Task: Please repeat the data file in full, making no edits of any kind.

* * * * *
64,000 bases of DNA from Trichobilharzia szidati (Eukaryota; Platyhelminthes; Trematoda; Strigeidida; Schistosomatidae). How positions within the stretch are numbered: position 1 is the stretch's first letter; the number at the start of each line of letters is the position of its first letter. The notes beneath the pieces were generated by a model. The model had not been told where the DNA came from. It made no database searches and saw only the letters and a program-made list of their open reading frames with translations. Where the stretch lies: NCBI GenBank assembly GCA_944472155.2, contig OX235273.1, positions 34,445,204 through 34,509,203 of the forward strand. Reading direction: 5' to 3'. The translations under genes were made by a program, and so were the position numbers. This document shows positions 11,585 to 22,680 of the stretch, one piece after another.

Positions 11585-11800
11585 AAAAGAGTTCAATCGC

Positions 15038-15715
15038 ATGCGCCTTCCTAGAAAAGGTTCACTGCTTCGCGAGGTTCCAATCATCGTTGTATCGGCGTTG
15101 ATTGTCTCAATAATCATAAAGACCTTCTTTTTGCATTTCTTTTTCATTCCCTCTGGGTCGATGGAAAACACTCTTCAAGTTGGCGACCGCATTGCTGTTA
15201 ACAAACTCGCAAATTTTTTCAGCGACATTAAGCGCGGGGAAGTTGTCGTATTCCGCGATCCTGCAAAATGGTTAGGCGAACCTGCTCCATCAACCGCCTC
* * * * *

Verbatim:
64,000 bases of DNA from Trichobilharzia szidati (Eukaryota; Platyhelminthes; Trematoda; Strigeidida; Schistosomatidae). How positions within the stretch are numbered: position 1 is the stretch's first letter; the number at the start of each line of letters is the position of its first letter. The notes beneath the pieces were generated by a model. The model had not been told where the DNA came from. It made no database searches and saw only the letters and a program-made list of their open reading frames with translations. Where the stretch lies: NCBI GenBank assembly GCA_944472155.2, contig OX235273.1, positions 34,445,204 through 34,509,203 of the forward strand. Reading direction: 5' to 3'. The translations under genes were made by a program, and so were the position numbers. This document shows positions 11,585 to 22,680 of the stretch, one piece after another.

Positions 11585-11800
11585 AAAAGAGTTCAATCGC

Positions 15038-15715
15038 ATGCGCCTTCCTAGAAAAGGTTCACTGCTTCGCGAGGTTCCAATCATCGTTGTATCGGCGTTG
15101 ATTGTCTCAATAATCATAAAGACCTTCTTTTTGCATTTCTTTTTCATTCCCTCTGGGTCGATGGAAAACACTCTTCAAGTTGGCGACCGCATTGCTGTTA
15201 ACAAACTCGCAAATTTTTTCAGCGACATTAAGCGCGGGGAAGTTGTCGTATTCCGCGATCCTGCAAAATGGTTAGGCGAACCTGCTCCATCAACCGCCTC